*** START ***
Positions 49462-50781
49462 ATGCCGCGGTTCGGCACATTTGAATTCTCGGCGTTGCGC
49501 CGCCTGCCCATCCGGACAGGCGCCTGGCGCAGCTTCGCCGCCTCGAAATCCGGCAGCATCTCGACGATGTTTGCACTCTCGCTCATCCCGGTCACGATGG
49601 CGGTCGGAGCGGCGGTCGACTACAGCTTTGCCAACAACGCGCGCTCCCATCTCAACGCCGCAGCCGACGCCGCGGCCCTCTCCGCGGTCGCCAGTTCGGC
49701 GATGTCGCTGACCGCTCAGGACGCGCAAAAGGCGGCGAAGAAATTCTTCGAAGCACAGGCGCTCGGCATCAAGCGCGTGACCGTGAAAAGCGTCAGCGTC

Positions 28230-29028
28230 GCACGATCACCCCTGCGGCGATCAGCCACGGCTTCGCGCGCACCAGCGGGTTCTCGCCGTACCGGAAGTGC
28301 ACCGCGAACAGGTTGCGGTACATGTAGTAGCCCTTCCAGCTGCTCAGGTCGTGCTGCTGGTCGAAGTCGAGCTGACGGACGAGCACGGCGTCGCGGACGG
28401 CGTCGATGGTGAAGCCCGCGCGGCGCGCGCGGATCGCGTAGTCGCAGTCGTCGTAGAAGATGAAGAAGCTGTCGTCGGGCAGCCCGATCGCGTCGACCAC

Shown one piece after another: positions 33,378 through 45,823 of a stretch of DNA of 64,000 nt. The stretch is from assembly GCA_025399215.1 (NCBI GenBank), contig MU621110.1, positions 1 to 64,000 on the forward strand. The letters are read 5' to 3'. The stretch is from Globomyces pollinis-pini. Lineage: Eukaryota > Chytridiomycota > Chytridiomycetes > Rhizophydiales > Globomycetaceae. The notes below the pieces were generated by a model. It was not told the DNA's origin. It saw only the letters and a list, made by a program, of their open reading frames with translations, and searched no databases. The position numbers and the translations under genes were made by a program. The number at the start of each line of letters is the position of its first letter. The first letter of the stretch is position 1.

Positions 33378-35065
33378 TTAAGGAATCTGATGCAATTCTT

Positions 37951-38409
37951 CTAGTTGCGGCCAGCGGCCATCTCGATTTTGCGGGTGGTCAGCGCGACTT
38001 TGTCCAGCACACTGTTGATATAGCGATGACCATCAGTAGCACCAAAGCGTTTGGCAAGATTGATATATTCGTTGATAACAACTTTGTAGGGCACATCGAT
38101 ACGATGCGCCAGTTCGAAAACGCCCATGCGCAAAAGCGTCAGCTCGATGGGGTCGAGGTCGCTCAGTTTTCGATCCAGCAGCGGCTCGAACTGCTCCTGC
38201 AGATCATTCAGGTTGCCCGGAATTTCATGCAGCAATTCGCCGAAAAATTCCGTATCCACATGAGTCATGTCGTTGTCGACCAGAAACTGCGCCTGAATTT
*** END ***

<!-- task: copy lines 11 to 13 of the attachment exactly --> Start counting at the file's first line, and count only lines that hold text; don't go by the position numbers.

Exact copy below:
Positions 33378-35065
33378 TTAAGGAATCTGATGCAATTCTT

Positions 37951-38409